That awful Wednesday morn,
As, moaning and forlorn,
They gasped, “Oh, gee!
Off drink I now have sworn.”
Okay, okay! you thought me merry.
Perhaps I was, but sober? Very!
At ten o'clock you said to me,
“Two (ground) sheets in the wind, I see.”
“Hooray!” you thought, “the gossip scout
Has got too tight and passed right out.
So here I go upon a spree;
He'll never get the print on me”.
But you were wrong, my cherubrin,
For though I made unholy din,
Pretending not to see,
I chuckled loud with glee,
For in my brain
This wild refrain
Was running fierce and free.
A racy red-head dressed in green,
Ex-President; Oh, quite a queen!
Got amorous as she could be
With Roley Cotter, oh, tee-hee!
I'll mention not her name to you
(as if I really needed to!)
Her face, of course, was highly flushed,
And even Hallstrom deeply blushed
As in his list'ning ear
She whispered, “Clemmie, dear -
They gave me gin!
Oh, what a sin,
In future I'll take beer.”
The Harvey gang burst into song
And raised their glasses short and long,
Then placed them back upon the table,
To go and dance (those who were able!0
And as the waxed and waned,
Non-drinkers looking highly pained,
The clamour slowly grew,
And some were saying, “Whew!
I think we oughter
Stick to water,
In lieu of this vile brew.”
A singing contest pleased the crowd
(Although offstage was just as loud)
When Dorman soft the scales trilled,
And to his notes the critics thrilled.
He added octaves to the scale,
Just like the operatic whale,
And would have added more;
But stayed he from it, for
Our human ear
Befogged with beer
Would not appreciate his score.
“God Save the King” found Billie Burke
With many tankards still at work
As with great impropriety
And disregard for piety,
He swayed before the vast array
Of empty bottles on his tray,
Regardless of his balance risky
But feeling still quite gay and frisky:
“No, that I think is sherry,
And this is brandy, cherry;
And this, I fear,
Is doggoned beer.
Gawd shave the King, where is the whisky!”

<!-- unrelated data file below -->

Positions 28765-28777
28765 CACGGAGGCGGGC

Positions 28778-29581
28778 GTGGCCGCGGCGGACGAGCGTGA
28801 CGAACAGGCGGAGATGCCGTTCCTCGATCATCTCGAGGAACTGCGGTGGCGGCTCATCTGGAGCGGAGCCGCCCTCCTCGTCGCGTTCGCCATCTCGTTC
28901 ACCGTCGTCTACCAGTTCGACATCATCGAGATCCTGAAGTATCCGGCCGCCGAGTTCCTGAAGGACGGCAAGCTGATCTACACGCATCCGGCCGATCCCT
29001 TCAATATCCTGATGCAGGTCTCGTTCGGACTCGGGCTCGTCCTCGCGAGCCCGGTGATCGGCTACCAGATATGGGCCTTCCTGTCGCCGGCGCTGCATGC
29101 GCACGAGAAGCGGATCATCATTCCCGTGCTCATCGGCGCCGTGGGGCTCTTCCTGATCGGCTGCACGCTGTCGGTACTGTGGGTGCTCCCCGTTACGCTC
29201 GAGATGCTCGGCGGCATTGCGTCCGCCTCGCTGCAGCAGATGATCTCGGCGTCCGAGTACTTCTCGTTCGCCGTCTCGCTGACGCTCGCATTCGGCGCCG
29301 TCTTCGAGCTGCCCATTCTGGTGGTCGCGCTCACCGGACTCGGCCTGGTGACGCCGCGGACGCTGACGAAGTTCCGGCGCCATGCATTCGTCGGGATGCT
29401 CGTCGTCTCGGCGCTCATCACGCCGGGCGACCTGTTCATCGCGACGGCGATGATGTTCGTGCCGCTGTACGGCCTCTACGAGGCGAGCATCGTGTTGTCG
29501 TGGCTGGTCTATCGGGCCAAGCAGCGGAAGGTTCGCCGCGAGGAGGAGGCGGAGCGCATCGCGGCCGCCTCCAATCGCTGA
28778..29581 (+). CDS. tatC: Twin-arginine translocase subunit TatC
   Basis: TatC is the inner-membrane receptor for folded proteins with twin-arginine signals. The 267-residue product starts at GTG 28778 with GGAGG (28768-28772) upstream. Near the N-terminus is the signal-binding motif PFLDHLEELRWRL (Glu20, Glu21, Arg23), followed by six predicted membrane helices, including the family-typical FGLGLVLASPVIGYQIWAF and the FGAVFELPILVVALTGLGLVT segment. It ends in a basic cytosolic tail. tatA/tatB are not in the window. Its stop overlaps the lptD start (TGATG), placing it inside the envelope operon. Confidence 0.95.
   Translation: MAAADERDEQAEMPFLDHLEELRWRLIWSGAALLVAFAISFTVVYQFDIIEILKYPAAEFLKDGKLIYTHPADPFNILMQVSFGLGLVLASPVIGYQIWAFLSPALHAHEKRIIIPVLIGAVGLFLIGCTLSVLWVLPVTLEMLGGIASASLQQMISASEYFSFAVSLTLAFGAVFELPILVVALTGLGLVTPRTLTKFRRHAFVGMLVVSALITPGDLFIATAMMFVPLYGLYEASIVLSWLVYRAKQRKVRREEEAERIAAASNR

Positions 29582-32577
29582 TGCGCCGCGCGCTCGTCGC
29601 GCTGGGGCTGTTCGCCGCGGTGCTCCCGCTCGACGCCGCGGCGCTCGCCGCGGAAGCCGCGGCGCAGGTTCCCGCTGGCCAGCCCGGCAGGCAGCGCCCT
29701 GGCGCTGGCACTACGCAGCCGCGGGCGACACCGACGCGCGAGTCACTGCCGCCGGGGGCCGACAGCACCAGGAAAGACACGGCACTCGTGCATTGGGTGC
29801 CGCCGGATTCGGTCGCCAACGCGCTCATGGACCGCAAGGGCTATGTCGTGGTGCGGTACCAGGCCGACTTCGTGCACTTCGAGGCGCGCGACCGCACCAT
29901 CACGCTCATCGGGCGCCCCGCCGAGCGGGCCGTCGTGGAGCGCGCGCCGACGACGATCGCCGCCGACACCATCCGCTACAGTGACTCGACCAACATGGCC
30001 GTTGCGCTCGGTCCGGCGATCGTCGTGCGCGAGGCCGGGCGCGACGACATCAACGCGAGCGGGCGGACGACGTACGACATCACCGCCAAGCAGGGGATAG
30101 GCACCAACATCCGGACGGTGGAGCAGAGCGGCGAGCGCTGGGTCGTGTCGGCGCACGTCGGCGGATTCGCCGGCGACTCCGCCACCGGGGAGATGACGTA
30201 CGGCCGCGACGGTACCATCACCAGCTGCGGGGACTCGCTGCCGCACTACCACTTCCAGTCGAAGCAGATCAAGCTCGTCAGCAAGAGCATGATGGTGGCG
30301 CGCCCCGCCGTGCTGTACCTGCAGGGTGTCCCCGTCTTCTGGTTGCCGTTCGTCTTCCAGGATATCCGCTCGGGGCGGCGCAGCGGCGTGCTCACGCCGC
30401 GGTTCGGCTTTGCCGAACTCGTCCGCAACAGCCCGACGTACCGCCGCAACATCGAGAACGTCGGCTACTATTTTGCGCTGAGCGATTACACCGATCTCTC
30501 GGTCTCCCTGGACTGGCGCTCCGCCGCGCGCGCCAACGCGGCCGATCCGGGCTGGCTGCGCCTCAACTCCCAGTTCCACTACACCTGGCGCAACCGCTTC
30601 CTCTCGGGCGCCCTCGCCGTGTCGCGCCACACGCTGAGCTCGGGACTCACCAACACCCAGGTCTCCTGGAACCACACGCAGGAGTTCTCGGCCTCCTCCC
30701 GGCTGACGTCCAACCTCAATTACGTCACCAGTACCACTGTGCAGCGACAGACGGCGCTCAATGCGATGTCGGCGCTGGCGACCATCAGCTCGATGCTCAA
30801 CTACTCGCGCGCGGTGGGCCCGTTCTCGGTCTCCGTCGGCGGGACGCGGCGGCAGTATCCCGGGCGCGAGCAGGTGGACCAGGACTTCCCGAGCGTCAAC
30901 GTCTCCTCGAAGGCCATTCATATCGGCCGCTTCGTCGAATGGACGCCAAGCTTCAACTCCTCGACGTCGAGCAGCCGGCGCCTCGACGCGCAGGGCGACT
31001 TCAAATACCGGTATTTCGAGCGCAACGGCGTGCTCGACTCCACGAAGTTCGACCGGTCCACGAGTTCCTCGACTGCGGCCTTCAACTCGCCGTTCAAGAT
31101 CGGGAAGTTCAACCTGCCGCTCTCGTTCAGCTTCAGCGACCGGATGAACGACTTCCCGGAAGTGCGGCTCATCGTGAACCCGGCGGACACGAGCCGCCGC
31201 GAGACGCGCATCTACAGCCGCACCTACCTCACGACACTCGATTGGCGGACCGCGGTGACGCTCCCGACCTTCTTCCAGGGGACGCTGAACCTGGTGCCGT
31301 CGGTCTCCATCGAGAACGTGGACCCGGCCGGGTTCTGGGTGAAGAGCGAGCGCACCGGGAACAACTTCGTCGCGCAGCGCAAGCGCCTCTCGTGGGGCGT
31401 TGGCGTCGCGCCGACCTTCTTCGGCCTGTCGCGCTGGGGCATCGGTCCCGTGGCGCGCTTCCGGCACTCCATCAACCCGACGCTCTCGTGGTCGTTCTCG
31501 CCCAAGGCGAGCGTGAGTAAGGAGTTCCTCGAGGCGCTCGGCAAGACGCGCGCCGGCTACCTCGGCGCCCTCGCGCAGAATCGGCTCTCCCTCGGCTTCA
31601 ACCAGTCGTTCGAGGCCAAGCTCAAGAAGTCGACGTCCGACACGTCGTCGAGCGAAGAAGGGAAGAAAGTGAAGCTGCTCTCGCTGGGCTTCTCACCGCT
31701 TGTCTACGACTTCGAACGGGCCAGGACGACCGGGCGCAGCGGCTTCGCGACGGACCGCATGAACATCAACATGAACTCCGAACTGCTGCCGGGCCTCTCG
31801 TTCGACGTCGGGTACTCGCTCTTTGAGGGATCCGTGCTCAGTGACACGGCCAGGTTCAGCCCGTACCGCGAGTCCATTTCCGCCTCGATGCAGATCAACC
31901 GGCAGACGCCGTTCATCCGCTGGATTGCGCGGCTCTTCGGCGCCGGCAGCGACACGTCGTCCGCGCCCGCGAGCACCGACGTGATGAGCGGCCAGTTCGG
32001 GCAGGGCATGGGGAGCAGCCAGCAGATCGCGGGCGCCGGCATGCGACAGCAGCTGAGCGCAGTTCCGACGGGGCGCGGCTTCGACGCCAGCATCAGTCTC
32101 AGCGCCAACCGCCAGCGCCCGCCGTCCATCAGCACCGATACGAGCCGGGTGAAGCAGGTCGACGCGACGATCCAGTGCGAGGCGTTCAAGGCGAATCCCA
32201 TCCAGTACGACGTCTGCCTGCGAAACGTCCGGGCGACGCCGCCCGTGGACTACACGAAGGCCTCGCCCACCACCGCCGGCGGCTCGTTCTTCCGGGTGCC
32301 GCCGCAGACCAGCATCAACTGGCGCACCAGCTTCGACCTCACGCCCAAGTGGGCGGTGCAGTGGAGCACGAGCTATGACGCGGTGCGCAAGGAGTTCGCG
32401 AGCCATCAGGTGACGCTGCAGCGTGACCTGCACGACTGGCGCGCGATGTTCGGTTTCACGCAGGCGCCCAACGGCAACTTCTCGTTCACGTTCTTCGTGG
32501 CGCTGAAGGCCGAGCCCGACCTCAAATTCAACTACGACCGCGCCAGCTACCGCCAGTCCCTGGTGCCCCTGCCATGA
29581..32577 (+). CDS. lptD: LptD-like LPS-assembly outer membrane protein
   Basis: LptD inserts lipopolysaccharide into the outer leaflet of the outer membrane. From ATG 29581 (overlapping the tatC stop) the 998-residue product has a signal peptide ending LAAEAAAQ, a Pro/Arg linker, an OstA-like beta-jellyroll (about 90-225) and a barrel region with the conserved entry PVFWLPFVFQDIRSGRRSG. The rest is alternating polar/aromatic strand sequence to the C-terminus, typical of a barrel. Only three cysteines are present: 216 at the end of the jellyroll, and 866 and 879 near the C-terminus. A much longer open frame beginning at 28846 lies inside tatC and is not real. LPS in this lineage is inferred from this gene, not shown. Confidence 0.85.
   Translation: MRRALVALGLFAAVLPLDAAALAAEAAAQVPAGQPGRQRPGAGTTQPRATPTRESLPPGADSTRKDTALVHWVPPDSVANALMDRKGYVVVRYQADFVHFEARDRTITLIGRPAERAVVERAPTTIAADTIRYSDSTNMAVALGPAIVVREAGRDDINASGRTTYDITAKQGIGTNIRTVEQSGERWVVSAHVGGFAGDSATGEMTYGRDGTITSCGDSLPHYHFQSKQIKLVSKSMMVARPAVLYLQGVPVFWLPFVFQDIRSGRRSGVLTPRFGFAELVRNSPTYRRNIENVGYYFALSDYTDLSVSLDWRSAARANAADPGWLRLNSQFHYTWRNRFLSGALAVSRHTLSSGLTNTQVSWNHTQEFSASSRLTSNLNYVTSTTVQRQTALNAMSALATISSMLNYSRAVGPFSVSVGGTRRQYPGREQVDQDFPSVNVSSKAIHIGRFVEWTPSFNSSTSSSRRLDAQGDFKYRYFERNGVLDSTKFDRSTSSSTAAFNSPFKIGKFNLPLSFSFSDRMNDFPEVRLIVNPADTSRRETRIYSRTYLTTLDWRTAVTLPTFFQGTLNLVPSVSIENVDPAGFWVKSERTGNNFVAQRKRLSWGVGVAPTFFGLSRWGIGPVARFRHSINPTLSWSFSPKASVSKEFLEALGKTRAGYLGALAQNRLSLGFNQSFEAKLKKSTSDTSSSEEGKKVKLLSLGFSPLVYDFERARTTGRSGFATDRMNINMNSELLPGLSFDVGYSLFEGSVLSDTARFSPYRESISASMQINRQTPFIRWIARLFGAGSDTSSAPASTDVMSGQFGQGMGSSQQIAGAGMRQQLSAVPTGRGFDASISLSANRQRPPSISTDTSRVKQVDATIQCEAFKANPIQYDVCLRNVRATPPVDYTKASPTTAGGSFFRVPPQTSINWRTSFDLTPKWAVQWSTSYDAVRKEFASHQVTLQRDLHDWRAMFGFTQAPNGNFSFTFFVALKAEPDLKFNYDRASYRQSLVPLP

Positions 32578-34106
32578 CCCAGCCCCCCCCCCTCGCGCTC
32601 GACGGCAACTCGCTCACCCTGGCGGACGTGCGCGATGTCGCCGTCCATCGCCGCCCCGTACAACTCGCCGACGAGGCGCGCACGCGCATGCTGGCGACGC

The year's big event will be at Burning Palms on February 7th, 8th, and 9th. Bring the wife and bring the kids. For details refer to the top notice board or at Paddys.
Extra! Extra! Christmas At Bateman's Bay.
A participant spills the beans - and the gossip scout lends an ear.
India may have its Fakirs, but we have our own real-life fire-walker! Shirley King, no less. And a really fine job did she make of it: right on the very last day, with nothing more to do than be carried home!
Fishing - yes, fishing. Dennis Gittoes on one end of the line, with fifteen pounder (Oh, yeah!) rook cod on 'tuther.
Colin Lloyd, Bill Cosgrove and George Dibley turned their camp into a first-class restaurant. Seventy pounds of food in five days! This, by a slight amount of mental arithmetic, works out at just under 5 lbs. per man - day!! A plum pudding every night and a tummy ache every morning.
Eric Rowen may be a Prospective, but he knows all the tricks. He can persuade a woman to carry the tent! “Ah, yes,” said the hardened sceptic, “Betty's only a Prospect. Wait 'til you can put that over a woman Member!”
Maureen Taplin and Hannah Shibuya must be true bush walkers. They really believe that a short-cut is the longest distance between two points. Their latest effort is: Lilyvale - Era - Lilyvale, via Wollongong and all stations north! All this, mind you, on a ticket to Waterfall?
And whilst on the subject of Maureen - She planned a fourteen-day trip to Kosciusko with a mere fourteen pairs of sox!! A change-daily girl who hasn't heard of lux?
Whither When Lost?
One of the journals regularly received by the club is the the magazine of the Potomac Appalachians Trails Club, and a recent article included the statement that: Adults and children old enough to reason go down when lost, whilst children under five or six go up. “This sentence might well be memorised by bushwalkers, particularly in the Blue Mountains. If one were lost, and kept resolutely to a downward course, one would always have water, and would almost certainly find habitation in three or four days under normal conditions. Going up, one might end up on Cloudmaker or Guouogang - or on a hot, dry ridge, from which the only view was higher ridges on every hand. But I forget - bushwalkers don't get lost.